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Old 11-20-2009, 08:14 AM   #16
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That way the block would not move much plus with tie downs, I could secure it as well if needed.
You could set a long piece of heavy chain through the cement before it has a chance to harden. Tie it down to the truck bed with both ends of the chain that are sticking out the sides. You could even set another piece of chain in the cement so that it comes out facing the back of the truck and attach it to the trailer hitch. That might keep it from sliding if you had to stop fast like Pls8xx is saying.

A woman I used to carpool with had a headstone in the trunk of her car. A guy she knew owned a business that sold engraved headstones. That one had a flaw in it, so he let her use it.
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Old 11-20-2009, 08:29 AM   #17
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4 wheel drive is not a cure all. Where I live 25 miles in the hills south of Buffalo, NY, I need weight in the back of my F250 to go down the hills, in wet heavy snow conditions.
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Old 11-20-2009, 08:45 AM   #18
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Sounds like your winters & snow are much worse then ours
I remember we had a Pinto station wagon that we used to put a cement birdbath in the back & some other weight for traction
I'm on a dead end road which is off a main road, so the roads get plowed pretty good



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Old 11-20-2009, 09:20 AM   #19
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Sounds like your winters & snow are much worse then ours
I remember we had a Pinto station wagon that we used to put a cement birdbath in the back & some other weight for traction
I'm on a dead end road which is off a main road, so the roads get plowed pretty good
we have what is called "lake effect snow" where the winds come from the west and come across Lake Michigan, a huge amount of moisture gets picked up and dropped as snow in a band about 50 miles wide from the lake.


They can get a couple inches on the west side of the lake and we can get a foot plus on our side from the same storm. Lot's of fun to go to sleep with little or nothing on the ground and get up and not be able to drive on the roads because the plows haven't been out yet. or better yet, you are the "maker of tracks" down the snow covered road that everybody follows. Just don't ignorantly follow those tracks; sometimes they do go off the road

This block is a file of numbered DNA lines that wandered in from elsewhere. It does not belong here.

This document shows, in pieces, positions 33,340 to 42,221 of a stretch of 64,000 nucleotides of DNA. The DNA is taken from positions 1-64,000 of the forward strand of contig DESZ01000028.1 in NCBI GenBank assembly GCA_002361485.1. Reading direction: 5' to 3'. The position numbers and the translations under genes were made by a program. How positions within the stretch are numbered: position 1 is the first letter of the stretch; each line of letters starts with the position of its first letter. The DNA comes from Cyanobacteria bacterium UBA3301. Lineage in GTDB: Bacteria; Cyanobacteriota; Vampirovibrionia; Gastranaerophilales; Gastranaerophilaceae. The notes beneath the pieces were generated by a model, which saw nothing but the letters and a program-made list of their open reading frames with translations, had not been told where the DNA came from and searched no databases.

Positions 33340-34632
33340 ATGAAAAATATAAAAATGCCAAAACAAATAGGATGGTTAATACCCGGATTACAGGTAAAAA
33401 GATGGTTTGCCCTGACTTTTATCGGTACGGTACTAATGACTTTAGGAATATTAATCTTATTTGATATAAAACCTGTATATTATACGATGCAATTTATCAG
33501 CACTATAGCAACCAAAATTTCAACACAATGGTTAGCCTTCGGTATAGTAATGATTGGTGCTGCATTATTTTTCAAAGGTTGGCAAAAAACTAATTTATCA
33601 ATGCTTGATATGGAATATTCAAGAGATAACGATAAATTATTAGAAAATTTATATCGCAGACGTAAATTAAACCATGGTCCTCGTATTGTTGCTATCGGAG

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Old 11-20-2009, 09:43 AM   #20
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Yeah, when we get 18" of snow over night, the weather man lets us know that it wasn't a snow storm. "It's just lake effect snow".

As if we're supposed to feel better about that. Someone needs to tell the weather man that 18" of lake effect snow isn't any nicer to drive in or shovel than 18" from a snow storm.

And I don't think the tow truck drivers ever say, "Lucky for you this is lake effect snow, so there's no charge for pulling you out of the ditch today". lol

47_47, you guys get lake effect snow over there in Buffalo too, don't you?
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Old 11-20-2009, 01:01 PM   #21
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Yeah, when we get 18" of snow over night, the weather man lets us know that it wasn't a snow storm. "It's just lake effect snow".

As if we're supposed to feel better about that. Someone needs to tell the weather man that 18" of lake effect snow isn't any nicer to drive in or shovel than 18" from a snow storm.

And I don't think the tow truck drivers ever say, "Lucky for you this is lake effect snow, so there's no charge for pulling you out of the ditch today". lol

47_47, you guys get lake effect snow over there in Buffalo too, don't you?
We've got the same type of weathermen here. Yes, we get lake effect snow and rain. Lake effect can be a very narrow band. Two years ago, the city got 24" of wet, heavy snow. Where I live it never got below 45 that day and a neighbor of mine was having his driveway paved.
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